Partly, the loss was so infuriating because I know I can play better chess than this! I think I didn't handle the pressure of the last game very well, and missing 21...g6 did nothing to settle my nerves. Grrrr.... I hate losing for stupid reasons.
You can remember opening lines,middlegame tactics and endgame positions.But nothing in a chess book can train you to handle pressure.We all get caught out by it,we all know it's their but we can't deal with it.I suppose if we could we would be pro chess players.
Yeah, but what the hell?!In the first three games I was calm and collected. I managed my time well. I knew what my opponent thought before he did. I saw a few moves ahead. This game I was off-tempo, moving too fast and then too slow. I was surprised by moves. And the finale? How could I fail to look at a simple CHECKING CAPTURE? Something is seriously wrong with my brain. I fed it vitamins, and DHA, and sleep, and plenty of water. I gave it balanced fuel, but not too close to game-time. And it failed me."I suppose if we could we would be pro chess players."Some champions take their losses very well. Or perhaps that's simply what they choose to show the public. This loss will haunt me for awhile. It will drive me to study harder, too.
What's so special on 21 ...g6, it's a better move than 21 ...Re6 but I don't see any forced mates or trapped queens?
Game 2 is nice. Good transition to a better or winning endgame and then well played.Game 4 nerves. The French Exchange is better than its reputation especially at the club level.
Great tournament. You are being too hard on yourself, but alas that is probably why you improve.Adrenaline is good until we pass a threshold. At board one, people watching, everything rides on it, hoping I can come to my blog and post that I won a tournament. It's fucking stressful.I bet just relaxing with deep breathing or something would help, but I wish I had known that before I blew it at board one.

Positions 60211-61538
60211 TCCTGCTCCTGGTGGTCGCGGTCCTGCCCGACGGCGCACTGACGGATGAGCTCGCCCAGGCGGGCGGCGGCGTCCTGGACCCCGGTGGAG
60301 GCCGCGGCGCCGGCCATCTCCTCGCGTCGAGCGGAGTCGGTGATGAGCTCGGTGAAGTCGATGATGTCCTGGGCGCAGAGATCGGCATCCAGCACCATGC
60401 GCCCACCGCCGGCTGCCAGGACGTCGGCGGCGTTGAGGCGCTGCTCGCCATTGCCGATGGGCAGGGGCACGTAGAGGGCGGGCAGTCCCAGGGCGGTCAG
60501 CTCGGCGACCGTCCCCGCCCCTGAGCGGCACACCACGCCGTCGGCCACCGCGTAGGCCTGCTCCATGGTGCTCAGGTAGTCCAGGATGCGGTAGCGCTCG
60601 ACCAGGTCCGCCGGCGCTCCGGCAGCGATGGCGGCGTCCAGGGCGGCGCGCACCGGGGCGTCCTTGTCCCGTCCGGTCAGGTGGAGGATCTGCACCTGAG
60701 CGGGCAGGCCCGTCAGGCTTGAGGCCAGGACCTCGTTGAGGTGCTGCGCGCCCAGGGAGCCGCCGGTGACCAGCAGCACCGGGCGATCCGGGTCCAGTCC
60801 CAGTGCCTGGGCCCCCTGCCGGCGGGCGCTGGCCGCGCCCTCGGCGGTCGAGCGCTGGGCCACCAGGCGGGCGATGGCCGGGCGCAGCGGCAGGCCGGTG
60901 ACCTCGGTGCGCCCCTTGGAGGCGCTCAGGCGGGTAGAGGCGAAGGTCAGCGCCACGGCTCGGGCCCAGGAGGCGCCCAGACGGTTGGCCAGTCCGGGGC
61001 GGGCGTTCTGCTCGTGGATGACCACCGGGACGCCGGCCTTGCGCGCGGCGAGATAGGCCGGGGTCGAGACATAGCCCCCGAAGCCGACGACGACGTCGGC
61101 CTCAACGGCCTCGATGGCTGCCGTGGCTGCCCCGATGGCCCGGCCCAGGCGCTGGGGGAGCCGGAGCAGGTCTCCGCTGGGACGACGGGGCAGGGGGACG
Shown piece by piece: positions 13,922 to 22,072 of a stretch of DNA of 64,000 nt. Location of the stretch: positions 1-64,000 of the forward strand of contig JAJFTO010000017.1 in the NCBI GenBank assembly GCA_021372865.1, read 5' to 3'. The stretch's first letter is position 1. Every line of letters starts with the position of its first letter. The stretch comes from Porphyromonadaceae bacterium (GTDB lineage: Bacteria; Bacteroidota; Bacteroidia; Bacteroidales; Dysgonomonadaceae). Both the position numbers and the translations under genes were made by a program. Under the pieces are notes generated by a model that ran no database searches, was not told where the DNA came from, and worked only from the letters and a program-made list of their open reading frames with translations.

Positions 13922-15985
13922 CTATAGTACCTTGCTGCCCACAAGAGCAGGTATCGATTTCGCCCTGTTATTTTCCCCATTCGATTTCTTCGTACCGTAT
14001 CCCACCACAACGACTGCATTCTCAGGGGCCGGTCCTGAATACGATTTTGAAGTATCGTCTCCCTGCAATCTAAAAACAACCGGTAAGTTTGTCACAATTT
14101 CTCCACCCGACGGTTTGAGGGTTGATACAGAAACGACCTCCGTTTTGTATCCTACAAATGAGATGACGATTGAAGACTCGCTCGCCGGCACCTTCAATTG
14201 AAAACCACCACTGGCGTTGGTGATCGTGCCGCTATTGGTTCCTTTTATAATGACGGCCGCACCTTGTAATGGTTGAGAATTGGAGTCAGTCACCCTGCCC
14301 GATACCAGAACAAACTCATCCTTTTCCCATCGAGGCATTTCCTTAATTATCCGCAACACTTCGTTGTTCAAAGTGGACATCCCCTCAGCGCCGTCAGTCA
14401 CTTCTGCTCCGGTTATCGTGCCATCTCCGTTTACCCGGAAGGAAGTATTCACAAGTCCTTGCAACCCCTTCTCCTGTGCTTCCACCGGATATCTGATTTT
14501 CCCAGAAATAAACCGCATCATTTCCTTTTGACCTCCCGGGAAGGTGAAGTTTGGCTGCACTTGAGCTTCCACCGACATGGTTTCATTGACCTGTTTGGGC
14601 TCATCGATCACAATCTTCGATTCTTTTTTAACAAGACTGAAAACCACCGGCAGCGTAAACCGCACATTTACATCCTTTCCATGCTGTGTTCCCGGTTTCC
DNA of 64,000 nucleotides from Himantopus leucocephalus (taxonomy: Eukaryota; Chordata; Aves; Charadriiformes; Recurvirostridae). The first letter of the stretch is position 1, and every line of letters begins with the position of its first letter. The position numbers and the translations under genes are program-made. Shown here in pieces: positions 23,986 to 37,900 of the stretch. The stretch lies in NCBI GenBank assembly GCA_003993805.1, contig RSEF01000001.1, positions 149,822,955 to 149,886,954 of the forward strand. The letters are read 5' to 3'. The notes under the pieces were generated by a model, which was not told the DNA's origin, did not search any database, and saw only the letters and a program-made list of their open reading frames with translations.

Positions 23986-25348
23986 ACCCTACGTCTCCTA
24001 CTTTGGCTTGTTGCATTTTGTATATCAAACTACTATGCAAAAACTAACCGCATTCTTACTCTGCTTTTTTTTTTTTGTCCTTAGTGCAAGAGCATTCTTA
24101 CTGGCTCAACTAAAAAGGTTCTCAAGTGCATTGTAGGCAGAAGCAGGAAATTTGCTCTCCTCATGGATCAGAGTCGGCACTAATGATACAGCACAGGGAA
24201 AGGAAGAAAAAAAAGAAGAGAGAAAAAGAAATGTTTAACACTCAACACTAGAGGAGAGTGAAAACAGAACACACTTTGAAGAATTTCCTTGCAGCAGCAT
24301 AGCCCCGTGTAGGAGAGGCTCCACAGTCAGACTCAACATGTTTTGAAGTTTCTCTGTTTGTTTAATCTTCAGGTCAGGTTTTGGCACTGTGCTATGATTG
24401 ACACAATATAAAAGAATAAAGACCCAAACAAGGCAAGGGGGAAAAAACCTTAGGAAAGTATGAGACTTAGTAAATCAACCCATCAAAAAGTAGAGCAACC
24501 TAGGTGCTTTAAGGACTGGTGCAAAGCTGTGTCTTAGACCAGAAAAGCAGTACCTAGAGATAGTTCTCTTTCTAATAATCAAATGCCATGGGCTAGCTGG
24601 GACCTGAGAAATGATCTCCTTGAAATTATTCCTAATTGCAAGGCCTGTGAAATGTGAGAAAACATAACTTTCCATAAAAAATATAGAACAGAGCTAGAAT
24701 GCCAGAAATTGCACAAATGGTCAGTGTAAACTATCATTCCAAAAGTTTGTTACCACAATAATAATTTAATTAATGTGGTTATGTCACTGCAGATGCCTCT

Tralala, during the game, after playing ...Re6 I was thinking I could probably trap his queen with ...g6 instead. In post-analysis, I no longer believe this. Then ...Ng5! and I lost my pressure, bishop pair, and imbalance in one swoop. I wanted to win badly so this was a very bitter pill to swallow....Rg6 was my way of saying, fine, we can draw if you really want to. Qe7 Re6 Qg5 Rg6 Qd2!? and now he's changed his mind. Argh. He senses weakness.
Glenn, the exchange was annoying, both because it takes me away from familiar pawn structures and because I needed a win to score the trophy. I went for ...Nc6 instead of ...Nf6 as it's less likely to peter out into a draw.BDK, thanks. My rating went from 1403P to 1446. In a few days, that might be something to be happy about.
BDK is right, you are too hard on yourself. First 3 games looked like they were easy for you. In the 4th game your opponent played very well beginning from 22. Ng5, his plan with moving "f" pawn was really good. There is nothing to be ashamed of when you lose to a decent opponent, just learn and move on. Don't forget, chess school in former USSR was excellent, I can confirm that.You didn't play in many tournaments yet as I know, so don't try to get ahead of yourself, everything will come in time. Second place and raising your rating by 40+ points is very good result.
I agree with the above two comments, you've played relatively few games and have improved alot. However the fact it hurts is also good, if it drives you on to improve more. Make a copy of the position and then add it to a folder, look at it and analyse it to see why you erred. Not I missed this or that but why, was it tactics, visualisation or something else to do with positional or stategic play. My own folder with mistakes is pretty big and the folder with the inspired or interesting moves very small. It does ram it home though better than any annotated game can because of the feelings attached to it.